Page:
Competitive grazing

In Valparai we saw four different kinds of wild plant-eating animals: the huge Gaur (aka Indian bison), the shy barking deer (Indian Muntjac), the rare Nilgiri tahr, and the Nilgiri langur. There were also domesticated cows and buffalos, and a very small number of domestic goats. If all the grazers eat the same food, then the one that eats fastest could starve the others to death. There is the unlikely possibility that the common food plant grows really rapidly, so no species dies out. The more likely possibility is that the different animals eat different plants. In fact, as I looked this up I found that biologists use the word grazing for eating grass, and browsing for eating shrubs and bushes. So avoiding conflict by eating differently is well recognized.

We frequently saw family groups of Gaur grazing among tea bushes, heads down, except when they looked up to keep an eye on us. In forests we found Gaurs to be more cautious, but here on the tea estate they seem to be used to humans. On watching closely, it appeared that Gaur did not touch the tea, preferring to eat grasses, and perhaps other plants, which grew around the tea. I walked among the tea bushes at one point and found that the paths had little other than grass. So this cousin of cattle was eating mainly grass, although they are known to eat a variety of plant material. Maybe they don’t like tea; I don’t much like Nilgiri tea myself.

The barking deer (Indian Muntjac) is a very shy creature. We were lucky to spot one from a road above a sunken meadow. It did not bolt because it never noticed us. It moved through a patch of tea, over the grass, which it completely ignored, looking for something else. An article in the journal Mammalia explains that 80% of its diet comes from shrubs, flowering bushes and trees. Grasses make up only a small part of its diet. The Gaur and the Muntjac occupy the same range but eat differently. This is the classic strategy of two herbivores in the same geography: one grazes, the other browses.

We saw a family of Nilgiri tahr which munched on grass for a while, but then started eating flowers of Lantana bushes growing by the road. An article in the journal of the BNHS claims that this is common. The tahr eats mostly grass, but also a wide variety of flowering bushes. It avoids competition with other herbivores by the fact of being nimble and eating in places where the others cannot reach.

Langurs follow the same strategy. They browse leaves high up on trees, and so avoid competition with other wild herbivores in these places. Domesticated cattle are not so lucky: they eat the same plants that Gaur eat. Sometimes they are seen feeding side by side, and apparently there is occassional conflict. The Gaur is huge: often over a ton in weight and its shoulders are man-high. In a conflict, it is bound to win over domestic cattle. This does not appear to be a serious problem in Valparai, since most people here are involved in tea production and not farming.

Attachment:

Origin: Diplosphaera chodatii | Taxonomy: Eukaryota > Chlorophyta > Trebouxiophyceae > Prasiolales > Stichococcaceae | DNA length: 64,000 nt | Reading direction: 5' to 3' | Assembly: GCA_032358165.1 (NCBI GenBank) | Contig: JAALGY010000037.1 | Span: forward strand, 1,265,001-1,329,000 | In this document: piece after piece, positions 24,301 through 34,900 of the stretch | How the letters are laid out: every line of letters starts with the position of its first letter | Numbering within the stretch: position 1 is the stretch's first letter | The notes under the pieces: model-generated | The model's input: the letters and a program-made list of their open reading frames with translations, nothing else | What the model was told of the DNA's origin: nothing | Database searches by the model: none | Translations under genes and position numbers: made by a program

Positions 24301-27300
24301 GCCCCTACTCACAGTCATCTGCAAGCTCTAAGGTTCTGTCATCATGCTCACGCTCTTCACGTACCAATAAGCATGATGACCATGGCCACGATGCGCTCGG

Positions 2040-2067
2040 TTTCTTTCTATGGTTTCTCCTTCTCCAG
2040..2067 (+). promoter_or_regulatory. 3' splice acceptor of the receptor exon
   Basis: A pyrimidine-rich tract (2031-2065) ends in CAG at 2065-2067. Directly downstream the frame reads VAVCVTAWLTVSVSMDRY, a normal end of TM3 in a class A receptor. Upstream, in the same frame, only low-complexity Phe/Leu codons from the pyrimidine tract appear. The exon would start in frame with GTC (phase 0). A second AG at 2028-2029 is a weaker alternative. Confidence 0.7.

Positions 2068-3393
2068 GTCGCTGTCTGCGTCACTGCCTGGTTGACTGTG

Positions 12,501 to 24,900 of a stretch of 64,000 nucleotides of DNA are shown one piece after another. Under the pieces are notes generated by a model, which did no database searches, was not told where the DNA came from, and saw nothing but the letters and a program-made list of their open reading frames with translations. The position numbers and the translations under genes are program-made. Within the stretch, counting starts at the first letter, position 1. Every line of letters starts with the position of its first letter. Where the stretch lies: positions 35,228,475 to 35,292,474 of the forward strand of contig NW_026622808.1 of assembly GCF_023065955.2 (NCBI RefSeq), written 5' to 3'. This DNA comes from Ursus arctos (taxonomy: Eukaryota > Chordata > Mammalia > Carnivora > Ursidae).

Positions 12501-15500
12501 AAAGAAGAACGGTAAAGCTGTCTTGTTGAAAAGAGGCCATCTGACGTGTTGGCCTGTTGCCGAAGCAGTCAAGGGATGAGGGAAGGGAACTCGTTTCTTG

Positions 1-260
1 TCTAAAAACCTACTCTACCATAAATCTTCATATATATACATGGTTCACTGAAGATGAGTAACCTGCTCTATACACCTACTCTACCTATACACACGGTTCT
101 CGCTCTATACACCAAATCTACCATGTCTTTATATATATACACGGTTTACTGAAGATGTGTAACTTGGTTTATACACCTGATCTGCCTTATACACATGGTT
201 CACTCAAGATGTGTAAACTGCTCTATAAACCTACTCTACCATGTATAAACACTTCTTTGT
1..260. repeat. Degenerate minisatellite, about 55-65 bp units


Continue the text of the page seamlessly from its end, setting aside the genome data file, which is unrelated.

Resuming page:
Super Sunday

Valparai is a good base for birding and wildlife sighting. Although the ecology in the immediate neighbourhood is massively disturbed by the monoculture of tea, it is a buffer zone for the nearby Annamalai tiger reserve forest. With the boom in nature tourism in India, tea estates in this region have begun to create boutique hotels which are geared to this traffic.

In our last few hours we had a number of lucky sightings. Going from left to right and top to bottom are pictures of one of the endangered Nilgiri tahr (Nilgiritragus hylocrius) a small herd of which crossed the road as we drove back to Coimbatore airport, a Malabar parakeet (aka the blue-winged parakeet, Psittacula columboides) seen at a distance and against the light but a lifer, a view of the confusing grey-bellied cuckoo (Cacomantis passerinus; thanks for ID help Doe-eyes), a member of a very shy band of the black-bodied Nilgiri langur (Trachypithecus johnii) which is slowly losing its habitat to humans.


Like us humans, most animals and birds seem to have a fairly routine life. So an individual will usually be found at one or three usual places. That’s why a local guide helps. S/he knows where a hornbill has been nesting, or parrots come every day at a certain time to feed. We were lucky to have Murugan with us. He was a fount of local knowledge, and had enough interest in birds to be carrying a well-used copy of a Tamil edition of “Birds of Southern India” by Grimmett and Inskipp. More than that, he never tried to hurry us on to somewhere, but neither did he stop suggesting what he knew would be great sights. I wish we knew more than a few words of Tamil. It would have been good to have longer conversations with him.